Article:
Judge Orders Google to Open YouTube Records to Viacom

In the latest turn in Viacom’s copyright infringement suit against YouTube and parent company Google, a federal judge ruled that Google must hand over YouTube users’ IP addresses and user names, plus a history of videos they’ve viewed. But the Electronic Frontier Foundation stills sees the ruling as a blow to user privacy.

Viacom, owner of movie studio Paramount and MTV Networks, requested the information as part of its $1 billion copyright infringement lawsuit against the popular online video service and its deep-pocketed parent, Google.

Still, the judge’s order, which was made public late Wednesday, renewed concerns among privacy advocates that Internet companies like Google are collecting unprecedented amounts of private information that could be misused or fall unexpectedly into the hands of third parties.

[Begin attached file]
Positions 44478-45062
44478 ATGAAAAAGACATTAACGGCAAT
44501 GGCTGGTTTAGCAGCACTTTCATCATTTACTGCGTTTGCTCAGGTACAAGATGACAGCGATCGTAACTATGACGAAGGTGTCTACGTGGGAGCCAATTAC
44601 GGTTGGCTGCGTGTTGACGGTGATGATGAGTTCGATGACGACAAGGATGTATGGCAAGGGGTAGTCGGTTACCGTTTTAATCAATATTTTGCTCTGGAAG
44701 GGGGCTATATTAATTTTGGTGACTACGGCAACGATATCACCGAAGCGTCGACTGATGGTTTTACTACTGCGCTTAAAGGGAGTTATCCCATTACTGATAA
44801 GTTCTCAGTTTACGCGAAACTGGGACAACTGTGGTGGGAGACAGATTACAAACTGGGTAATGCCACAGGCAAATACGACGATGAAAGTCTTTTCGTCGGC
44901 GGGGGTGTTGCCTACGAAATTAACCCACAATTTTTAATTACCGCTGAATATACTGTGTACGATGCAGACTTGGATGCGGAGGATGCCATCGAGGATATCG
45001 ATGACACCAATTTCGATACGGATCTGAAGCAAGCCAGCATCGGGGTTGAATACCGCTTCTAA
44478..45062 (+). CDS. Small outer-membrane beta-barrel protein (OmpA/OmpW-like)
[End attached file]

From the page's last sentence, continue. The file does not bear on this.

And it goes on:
Civil rights groups were quick to give their opinion on the case. The Electronic Frontier Foundation said in a release that the Judge’s decision will violate user privacy and violate the federal Video Privacy Protection Act.

“The Court’s erroneous ruling is a set-back to privacy rights, and will allow Viacom to see what you are watching on YouTube,” said the EFF.

“We urge Viacom to back off this overbroad request and Google to take all steps necessary to challenge this order and protect the rights of its users.”

Source: The New York Times

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